R: Use iBook author function to create own text

TIP Model

Gives teachers a general approach to addressing challenges involved in integrating technology into teaching.

The TIP Model provides a helpful guide on procedures and issues to address.


As the available ICTs in the Prac classroom are already integrated into teaching/learning at present, this model is unnecessary.

The 5Es

Works to improve the various domains of learning and higher order thinking skills. Students build on current level of understandings to construct new meaning.

Whilst this model can be used in a foundation class context, this model will is not appropriate for the content that I will be teaching throughout my professional experience.


WALT: We Are Learning To


The WALT/LO should be shared at the beginning, to introduce the children to the lesson.

It is the use of the WILF/SC that will determine the learning outcomes of the children.


WILF: What I’m Looking For


“during this activity, I am going to be looking to see if you are able to….” there is the implication of significant action on the part of the teacher, a) in setting a task that allows this to happen, b) engaged teaching to check on progress thought the task, then c) judgements on achievement, from child and teacher.

As these are child-friendly ways to express the learning objectives and assessable elements of the lesson, they are very appropriate for my upcoming professional experience.


I will use these at the beginning of each lesson (excepting group rotations and craft activities).


Learning is distributed within a network, social, technologically enhanced, recognizing and interpreting patterns.


Transfer occurs through connecting to (adding) nodes and growing the network (social/conceptual/biological)


Connectivism regards knowledge as being distributed throughout a network of nodes, which is anything that can be linked. In this case, nodes refer to the knowledge that is attained. Learning can then be considered as developing a map. As the initial map is developed, new pathways will be constructed, allowing the knowledge to travel throughout the network. This in turn allows the learner to easier retrieve knowledge using these pathways.

This theory, whilst seems effective, is inappropriate for the professional experience I will be attending.


As a Lutheran school, and a prep class, the students are protected from interacting digitally with others. This includes in-school communication and outside.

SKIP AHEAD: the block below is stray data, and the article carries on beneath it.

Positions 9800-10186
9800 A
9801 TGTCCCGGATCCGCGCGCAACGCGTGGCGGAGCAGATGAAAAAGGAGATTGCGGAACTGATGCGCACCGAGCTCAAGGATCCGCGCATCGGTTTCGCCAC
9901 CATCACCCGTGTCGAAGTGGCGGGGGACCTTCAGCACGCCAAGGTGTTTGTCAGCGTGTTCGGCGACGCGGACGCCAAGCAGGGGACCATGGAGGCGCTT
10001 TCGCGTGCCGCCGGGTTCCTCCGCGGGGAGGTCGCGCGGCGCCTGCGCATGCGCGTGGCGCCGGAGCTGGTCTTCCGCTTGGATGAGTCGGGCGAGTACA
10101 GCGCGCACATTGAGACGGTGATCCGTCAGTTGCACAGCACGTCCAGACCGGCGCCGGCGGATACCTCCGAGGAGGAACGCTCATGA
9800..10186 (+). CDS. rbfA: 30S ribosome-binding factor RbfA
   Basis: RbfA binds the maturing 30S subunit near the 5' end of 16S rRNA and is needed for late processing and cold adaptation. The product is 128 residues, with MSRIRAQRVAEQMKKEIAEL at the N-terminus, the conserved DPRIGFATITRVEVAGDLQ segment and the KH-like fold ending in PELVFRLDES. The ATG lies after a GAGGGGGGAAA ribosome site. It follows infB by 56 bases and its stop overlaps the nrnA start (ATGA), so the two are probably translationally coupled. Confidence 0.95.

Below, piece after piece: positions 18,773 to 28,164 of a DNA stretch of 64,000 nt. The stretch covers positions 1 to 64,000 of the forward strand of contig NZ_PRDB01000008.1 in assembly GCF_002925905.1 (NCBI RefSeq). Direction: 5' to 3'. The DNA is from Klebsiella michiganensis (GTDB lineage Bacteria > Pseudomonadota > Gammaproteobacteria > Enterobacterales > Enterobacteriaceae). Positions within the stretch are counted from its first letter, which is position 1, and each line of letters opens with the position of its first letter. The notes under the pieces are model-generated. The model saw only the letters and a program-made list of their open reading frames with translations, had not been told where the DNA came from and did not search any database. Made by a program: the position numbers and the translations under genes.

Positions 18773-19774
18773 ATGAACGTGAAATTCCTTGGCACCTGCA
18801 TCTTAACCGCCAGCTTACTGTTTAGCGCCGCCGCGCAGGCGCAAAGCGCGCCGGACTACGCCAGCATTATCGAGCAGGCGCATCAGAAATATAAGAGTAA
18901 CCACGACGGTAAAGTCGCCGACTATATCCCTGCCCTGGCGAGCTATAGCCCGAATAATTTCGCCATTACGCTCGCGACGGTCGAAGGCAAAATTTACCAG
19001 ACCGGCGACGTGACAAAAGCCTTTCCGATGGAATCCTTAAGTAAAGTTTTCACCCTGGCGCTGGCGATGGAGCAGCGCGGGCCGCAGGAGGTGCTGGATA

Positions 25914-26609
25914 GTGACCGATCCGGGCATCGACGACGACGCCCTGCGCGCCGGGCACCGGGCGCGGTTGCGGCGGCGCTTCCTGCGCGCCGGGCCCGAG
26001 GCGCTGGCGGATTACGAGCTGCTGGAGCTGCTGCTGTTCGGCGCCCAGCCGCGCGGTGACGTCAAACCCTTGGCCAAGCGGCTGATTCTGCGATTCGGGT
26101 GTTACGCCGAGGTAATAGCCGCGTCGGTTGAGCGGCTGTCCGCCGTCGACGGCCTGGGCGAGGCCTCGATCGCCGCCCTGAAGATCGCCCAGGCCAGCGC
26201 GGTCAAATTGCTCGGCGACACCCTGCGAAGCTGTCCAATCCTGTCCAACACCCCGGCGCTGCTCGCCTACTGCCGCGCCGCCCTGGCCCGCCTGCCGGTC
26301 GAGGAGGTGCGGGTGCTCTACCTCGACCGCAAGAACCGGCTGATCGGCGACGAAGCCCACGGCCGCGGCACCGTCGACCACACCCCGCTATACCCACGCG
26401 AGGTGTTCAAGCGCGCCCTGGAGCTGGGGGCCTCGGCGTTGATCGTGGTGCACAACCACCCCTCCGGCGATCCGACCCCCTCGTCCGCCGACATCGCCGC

Additionally, this theory of learning is not totally relevant to the type of learning that these students receive. The majority of their learning is based around social behaviours and the basic processes of literacy and numeracy. As such, there is the majority of teaching is hands-on, repetitive work rather than the more disconnected digital work which is associated with higher levels of understanding.

Bloom’s taxonomy

Works through a ladder/pyramid of 6 stages designed at increasing students’ higher order thinking skills.

This framework can be utilised best in this professional experience setting through questioning, rather than more formal activities.


The key is to incorporate/imbed the terminology of verbs into questioning throughout each lesson.

Postman’s 5 things

  1. Culture always pays a price for technology.
    e.g. cars and pollution (and many other less obvious examples).
  2. There are always winners and losers in a technological change.
  3. Every technology embodies a philosophy, an epistemological, political or social prejudice.
    The printing press de-values the oral tradition.
  4. Technological change is not additive, it is ecological.
    The invention of the printing press in Europe, did not create “old Europe + the printing press”. It created a new and different Europe.
  5. Technology becomes mythic, it becomes seen as part of the natural order of things.

The concepts of this model are not appropriate for this assessment/professional experience.

Toolbelt theory/TEST framework

Tool belt theory:


All students, because every human on earth needs some kind of technologies which assist them in their interactions.


We develop tool belts that consist of assistive technology to help us achieve.




TEST Framework:


Task: what needs to be done? Break it into parts.